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The Senate is set to give more money back to voters than the Abbott government has tried to save through its unpopular budget cuts, a former Treasury official has warned.
It means the Coalition's budget deficit could be $12 billion larger in four years than it originally planned.
Cut paid parental scheme for real savings: Shadow Treasurer Chris Bowen. Photo: Getty Images/Brendon Thorne
The government expects to record a $33 billion budget deficit in four years, but that could blow out to $45 billion if the Senate succeeds in blocking a range of savings measures, Deloitte Access Economics director Chris Richardson says. He has warned that - based on savings measures before the Senate or due to go before it soon, and senators' stated intentions of support or opposition - the government's budget is likely to have a multibillion-dollar hole.
''People haven't yet realised that what we're seeing in the Senate is an anti-budget,'' Mr Richardson told Fairfax Media.
''The budget tried to save money but this Senate is spending it, and the net impact is that the Senate has more than undone what the budget tried to save over the next four years.''
Mr Richardson says the Senate looks likely to block a number of savings measures, including lowering the tax-free threshold from $19,400; the scrapping of family tax benefits and other welfare changes; the scrapping of the low-income superannuation contribution boost; and the axing of the Australian Renewable Energy Agency.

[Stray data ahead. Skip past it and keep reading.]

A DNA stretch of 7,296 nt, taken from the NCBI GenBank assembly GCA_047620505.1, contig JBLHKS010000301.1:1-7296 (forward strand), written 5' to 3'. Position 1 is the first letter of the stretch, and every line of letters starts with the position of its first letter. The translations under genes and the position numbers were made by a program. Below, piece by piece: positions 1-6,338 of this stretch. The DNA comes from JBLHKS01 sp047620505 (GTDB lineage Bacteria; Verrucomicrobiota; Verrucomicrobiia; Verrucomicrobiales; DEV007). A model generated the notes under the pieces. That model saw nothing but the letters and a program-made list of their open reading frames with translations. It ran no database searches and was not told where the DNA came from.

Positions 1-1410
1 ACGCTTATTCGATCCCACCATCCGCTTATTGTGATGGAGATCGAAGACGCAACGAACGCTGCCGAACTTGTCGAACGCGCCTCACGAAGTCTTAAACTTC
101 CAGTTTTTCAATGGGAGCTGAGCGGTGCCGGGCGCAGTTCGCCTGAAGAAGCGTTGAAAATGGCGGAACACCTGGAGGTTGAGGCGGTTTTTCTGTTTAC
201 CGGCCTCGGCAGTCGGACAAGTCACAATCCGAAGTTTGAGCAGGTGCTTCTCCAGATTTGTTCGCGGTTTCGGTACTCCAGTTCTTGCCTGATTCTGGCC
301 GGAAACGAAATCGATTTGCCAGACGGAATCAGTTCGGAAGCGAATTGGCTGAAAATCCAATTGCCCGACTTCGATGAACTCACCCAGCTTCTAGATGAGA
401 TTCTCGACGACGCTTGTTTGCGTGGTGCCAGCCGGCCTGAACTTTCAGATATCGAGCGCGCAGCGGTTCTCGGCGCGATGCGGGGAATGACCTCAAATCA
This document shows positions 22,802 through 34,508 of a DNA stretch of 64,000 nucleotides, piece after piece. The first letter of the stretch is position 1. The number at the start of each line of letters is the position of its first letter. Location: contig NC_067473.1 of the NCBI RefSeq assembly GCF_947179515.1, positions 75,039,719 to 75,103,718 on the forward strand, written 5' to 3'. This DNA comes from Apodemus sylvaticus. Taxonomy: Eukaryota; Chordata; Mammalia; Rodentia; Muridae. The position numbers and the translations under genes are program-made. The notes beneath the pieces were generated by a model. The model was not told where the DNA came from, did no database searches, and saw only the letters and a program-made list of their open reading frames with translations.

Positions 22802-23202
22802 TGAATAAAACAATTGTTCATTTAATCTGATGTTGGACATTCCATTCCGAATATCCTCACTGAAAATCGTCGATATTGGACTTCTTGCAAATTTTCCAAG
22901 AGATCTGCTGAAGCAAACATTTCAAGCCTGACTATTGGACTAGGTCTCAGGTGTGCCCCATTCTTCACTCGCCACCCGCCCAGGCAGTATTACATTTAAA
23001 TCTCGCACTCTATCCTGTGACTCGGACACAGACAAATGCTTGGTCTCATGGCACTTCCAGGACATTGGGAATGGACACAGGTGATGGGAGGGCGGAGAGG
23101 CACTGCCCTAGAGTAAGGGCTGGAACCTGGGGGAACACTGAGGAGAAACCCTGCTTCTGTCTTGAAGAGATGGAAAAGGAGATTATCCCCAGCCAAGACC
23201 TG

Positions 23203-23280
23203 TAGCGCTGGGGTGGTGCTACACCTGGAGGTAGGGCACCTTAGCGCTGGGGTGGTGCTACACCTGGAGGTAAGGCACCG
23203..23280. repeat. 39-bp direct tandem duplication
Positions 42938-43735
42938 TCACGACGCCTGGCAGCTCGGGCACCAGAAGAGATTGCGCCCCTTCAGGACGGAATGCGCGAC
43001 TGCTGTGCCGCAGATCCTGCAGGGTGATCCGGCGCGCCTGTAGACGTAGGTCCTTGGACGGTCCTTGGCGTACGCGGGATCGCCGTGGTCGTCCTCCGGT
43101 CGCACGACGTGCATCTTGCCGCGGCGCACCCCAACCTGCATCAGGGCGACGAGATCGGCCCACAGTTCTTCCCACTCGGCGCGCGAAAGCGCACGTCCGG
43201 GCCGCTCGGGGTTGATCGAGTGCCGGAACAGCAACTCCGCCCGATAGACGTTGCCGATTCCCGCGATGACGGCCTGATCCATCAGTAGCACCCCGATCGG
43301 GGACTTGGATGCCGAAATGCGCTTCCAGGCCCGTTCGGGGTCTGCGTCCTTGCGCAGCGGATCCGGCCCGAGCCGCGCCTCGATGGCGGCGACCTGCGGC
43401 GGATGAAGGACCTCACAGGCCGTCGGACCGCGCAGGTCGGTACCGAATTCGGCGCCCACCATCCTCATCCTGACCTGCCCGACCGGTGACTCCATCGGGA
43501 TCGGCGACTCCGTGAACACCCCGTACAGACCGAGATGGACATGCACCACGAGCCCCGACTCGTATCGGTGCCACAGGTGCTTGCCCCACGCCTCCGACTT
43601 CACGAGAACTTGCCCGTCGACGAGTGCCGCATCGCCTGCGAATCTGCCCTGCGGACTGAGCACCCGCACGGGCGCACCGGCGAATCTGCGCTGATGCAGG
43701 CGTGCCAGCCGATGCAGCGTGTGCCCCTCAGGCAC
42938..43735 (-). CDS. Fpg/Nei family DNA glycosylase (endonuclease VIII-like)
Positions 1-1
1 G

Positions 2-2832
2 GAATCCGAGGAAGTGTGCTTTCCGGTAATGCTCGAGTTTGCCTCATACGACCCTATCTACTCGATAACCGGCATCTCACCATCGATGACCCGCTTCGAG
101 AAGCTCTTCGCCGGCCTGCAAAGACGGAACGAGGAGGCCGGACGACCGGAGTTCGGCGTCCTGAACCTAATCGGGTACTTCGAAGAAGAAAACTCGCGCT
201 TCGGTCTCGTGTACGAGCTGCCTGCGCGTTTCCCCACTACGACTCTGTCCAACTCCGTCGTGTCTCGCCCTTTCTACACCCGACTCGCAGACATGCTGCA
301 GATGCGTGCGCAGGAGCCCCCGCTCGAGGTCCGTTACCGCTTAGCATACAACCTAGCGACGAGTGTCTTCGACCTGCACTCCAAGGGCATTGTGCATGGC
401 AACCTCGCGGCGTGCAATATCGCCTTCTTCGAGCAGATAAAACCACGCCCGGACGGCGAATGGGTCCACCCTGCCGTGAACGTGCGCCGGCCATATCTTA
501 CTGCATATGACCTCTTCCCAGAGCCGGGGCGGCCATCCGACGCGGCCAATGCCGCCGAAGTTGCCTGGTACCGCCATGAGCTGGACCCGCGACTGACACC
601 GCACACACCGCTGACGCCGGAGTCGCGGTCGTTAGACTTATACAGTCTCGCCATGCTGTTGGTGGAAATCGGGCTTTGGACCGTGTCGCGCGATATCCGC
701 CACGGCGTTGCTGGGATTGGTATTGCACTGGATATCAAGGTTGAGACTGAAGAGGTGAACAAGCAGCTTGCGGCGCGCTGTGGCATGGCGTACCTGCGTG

The cumulative effect means the budget balance will be $12 billion worse over the next four years, he says. And that figure could grow even bigger.
The indexation of the age pension and other adjustments are also likely to be blocked.
This is not included in the $45 billion figure, but if it goes before the Senate after the next election it may also be blocked at a cost to the budget bottom line.
Asked about Mr Richardson's warning, a spokesman for Treasurer Joe Hockey said the Coalition was determined to fix the budget and it hoped the Senate would help.
''We have no choice but to fix the budget now or the pain for all Australians into the future will be far greater,'' the spokesman said.
''We are already paying $1 billion a month in interest alone on Labor's debt.''
But shadow treasurer Chris Bowen said the government would not pursue expensive spending programs if it was serious about budget savings.
''If the government wants real budget savings, it should start with cutting its unfair and unaffordable $22 billion paid parental leave scheme,'' Mr Bowen said.
''It has also sought to roll back up to $1.1 billion in tax paid by multinational companies and removing a carbon price that raises $14 billion and replacing it with a multimillion-dollar slush fund to subsidise polluters, all the while going after low- and middle-income families.''
Mr Richardson said the government's ''budget repair'' job was not going well.
''If you say one of the tasks of the new Parliament was budget repair, you wouldn't give it a fail mark because its performance has not been good enough to call it a fail,'' he said.